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October 15, 2014

Duke Math Meet 2008 Problem 8 Solution (Individual Round)

Let's try to find the solution to Duke Math Meet 2008 Problem 8. This question is from the individual round of that meet.

Problem: Duke Math Meet 2008 Problem 8

Find the last two digits of \sum_{k=1}^{2008} k {{2008}\choose{k}}

Discussion:

(1+x)^n = \sum_{k=0}^{n} {{n}\choose{k}}x^k

We differentiate both sides to have n(1+x)^{n-1} = \sum_{k=1}^{n} k {{n}\choose{k}}x^{k-1}

Put n=2008 and x=1in the above equation to have

2008(1+1)^{2007} = \sum_{k=1}^{2008} k {{2008}\choose{k}}1^{k-1}

Thus \sum_{k=1}^{2008} k {{2008}\choose{k}} = 2^{2007} \times 2008 \equiv 8 \times 2^{2007} \equiv 2^{2010} mod 100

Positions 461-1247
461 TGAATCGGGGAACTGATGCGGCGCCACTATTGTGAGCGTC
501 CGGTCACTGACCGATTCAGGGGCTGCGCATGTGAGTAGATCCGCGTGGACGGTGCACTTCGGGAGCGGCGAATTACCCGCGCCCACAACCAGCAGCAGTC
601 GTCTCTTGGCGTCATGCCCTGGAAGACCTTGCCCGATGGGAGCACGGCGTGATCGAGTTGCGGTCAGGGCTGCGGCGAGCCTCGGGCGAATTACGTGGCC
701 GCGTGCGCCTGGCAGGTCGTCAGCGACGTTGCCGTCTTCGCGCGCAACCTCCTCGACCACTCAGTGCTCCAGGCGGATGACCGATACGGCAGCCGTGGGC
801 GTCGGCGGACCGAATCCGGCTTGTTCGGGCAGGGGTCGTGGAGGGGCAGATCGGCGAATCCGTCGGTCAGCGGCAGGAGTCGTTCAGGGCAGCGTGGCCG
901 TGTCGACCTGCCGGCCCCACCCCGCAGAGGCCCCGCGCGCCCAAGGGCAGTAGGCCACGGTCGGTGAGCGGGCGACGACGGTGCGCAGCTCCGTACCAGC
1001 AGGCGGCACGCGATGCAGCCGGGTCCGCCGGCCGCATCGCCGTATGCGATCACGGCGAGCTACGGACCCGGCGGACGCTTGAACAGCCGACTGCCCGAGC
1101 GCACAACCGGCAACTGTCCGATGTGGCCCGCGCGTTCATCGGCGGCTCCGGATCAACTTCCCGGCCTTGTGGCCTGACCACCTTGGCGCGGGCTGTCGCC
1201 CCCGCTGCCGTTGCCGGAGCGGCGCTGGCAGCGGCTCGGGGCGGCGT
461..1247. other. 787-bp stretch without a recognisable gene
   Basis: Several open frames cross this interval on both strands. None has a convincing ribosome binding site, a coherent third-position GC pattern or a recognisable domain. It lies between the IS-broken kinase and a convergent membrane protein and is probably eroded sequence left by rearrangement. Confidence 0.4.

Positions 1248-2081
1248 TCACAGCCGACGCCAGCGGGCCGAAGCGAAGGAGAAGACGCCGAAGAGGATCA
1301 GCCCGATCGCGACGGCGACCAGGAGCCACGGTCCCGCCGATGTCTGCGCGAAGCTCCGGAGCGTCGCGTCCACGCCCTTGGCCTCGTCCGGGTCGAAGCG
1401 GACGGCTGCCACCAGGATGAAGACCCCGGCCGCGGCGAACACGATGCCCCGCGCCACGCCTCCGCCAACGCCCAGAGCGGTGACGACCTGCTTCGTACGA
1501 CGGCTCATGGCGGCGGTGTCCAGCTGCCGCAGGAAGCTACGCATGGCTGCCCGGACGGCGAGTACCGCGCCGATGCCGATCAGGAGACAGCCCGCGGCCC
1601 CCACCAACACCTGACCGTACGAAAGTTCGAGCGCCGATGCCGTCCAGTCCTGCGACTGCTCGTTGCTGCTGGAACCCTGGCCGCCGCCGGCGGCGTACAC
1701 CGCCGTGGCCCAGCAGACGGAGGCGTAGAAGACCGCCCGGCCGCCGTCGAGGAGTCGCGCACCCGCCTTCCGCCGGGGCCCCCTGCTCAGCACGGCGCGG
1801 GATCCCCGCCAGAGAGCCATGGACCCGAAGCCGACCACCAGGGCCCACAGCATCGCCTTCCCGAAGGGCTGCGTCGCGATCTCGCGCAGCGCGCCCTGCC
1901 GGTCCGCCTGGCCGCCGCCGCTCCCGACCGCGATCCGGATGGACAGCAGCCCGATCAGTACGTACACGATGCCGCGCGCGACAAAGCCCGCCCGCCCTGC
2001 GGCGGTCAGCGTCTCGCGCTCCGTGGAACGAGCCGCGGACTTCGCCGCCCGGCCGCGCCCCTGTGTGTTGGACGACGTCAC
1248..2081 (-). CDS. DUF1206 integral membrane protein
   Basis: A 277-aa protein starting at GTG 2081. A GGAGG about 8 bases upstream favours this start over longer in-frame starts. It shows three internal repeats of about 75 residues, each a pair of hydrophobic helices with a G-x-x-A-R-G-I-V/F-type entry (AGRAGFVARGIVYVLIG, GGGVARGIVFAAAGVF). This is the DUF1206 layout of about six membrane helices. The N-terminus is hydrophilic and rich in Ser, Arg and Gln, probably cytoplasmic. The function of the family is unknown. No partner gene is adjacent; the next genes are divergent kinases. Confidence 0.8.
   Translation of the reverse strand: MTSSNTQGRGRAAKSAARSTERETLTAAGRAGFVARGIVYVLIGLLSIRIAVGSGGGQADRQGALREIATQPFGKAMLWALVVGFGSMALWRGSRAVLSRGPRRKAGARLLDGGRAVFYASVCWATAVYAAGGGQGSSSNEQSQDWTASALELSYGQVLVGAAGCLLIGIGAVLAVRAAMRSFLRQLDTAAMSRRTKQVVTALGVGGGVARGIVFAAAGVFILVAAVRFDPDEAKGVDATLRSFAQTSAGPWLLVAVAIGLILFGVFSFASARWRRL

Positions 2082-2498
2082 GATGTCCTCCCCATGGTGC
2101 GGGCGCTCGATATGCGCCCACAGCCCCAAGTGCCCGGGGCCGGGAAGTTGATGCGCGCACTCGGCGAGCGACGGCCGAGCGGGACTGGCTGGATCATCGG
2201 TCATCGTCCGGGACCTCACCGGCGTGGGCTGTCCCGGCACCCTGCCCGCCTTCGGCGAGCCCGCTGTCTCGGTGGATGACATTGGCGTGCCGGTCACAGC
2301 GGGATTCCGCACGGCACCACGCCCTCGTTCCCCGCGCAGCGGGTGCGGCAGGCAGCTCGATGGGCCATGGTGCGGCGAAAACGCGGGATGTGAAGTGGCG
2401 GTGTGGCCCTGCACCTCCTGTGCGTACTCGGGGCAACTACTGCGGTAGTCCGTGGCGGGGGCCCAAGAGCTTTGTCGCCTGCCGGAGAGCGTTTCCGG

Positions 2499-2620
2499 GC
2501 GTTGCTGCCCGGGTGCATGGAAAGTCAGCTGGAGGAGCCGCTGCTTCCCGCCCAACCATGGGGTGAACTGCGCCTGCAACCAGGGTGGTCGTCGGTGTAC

Now 2^{12} = 4096 \equiv -4 mod 100 . Now raising both sides to the power of 6, we have 2^{72} \equiv (-4)^6 \equiv 2^{12} \equiv -4 mod 100 . Again raising both sides to the power 6 we have 2^{432} \equiv -4 \Rightarrow 2^{1728} \equiv 2^8 \equiv 56 mod 100.

Earlier we had 2^{72} \equiv -4 \Rightarrow 2^{216} \equiv -64 \equiv 36 mod 100

Hence 2^{1728} \times 2^{216} \equiv 2^{1944} \equiv 56 \times 36 \equiv 16 mod 100

Finally we know 2^{12} \equiv -4 \Rightarrow 2^{60} \equiv -1024 \equiv 76 mod 100 . Hence 2^{1944} \times 2^{60} \equiv 2^{2004} \equiv 16 \times 76 \equiv 1216 \equiv 16 mod 100

Thus 2^{2004} \times 2^{6} \equiv 2^{2010} \equiv 16 \times 64 \equiv 1024 \equiv 24 mod 100.

The two digits are 24.

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